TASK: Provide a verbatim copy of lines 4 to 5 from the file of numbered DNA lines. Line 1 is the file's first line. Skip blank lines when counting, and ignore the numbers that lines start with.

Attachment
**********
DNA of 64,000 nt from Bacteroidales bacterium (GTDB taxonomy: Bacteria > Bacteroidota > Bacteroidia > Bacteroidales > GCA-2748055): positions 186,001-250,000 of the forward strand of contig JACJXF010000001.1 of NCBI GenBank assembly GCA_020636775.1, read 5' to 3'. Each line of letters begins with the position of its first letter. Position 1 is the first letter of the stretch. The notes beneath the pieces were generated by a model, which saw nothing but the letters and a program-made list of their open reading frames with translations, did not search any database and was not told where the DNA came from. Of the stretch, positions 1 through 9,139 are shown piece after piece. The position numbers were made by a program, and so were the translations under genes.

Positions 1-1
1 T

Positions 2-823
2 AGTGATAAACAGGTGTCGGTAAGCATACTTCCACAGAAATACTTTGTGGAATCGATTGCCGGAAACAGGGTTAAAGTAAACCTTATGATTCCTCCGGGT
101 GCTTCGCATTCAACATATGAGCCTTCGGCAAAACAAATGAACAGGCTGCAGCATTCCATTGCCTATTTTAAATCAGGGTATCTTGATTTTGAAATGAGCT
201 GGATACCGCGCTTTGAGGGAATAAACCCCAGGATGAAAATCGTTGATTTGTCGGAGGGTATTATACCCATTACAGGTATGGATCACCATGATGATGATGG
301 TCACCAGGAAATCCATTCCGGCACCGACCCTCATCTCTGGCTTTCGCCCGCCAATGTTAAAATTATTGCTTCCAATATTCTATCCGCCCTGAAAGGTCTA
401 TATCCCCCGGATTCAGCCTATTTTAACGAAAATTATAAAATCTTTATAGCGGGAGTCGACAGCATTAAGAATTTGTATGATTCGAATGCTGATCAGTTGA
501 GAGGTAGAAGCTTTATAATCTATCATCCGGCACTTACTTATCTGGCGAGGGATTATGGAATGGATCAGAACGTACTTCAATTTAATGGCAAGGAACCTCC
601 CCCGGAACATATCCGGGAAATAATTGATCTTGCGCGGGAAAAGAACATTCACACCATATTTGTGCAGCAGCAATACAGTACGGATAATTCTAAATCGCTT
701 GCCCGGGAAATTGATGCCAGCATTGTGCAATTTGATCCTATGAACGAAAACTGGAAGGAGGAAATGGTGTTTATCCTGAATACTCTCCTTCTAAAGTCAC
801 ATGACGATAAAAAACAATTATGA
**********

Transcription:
Positions 2-823
2 AGTGATAAACAGGTGTCGGTAAGCATACTTCCACAGAAATACTTTGTGGAATCGATTGCCGGAAACAGGGTTAAAGTAAACCTTATGATTCCTCCGGGT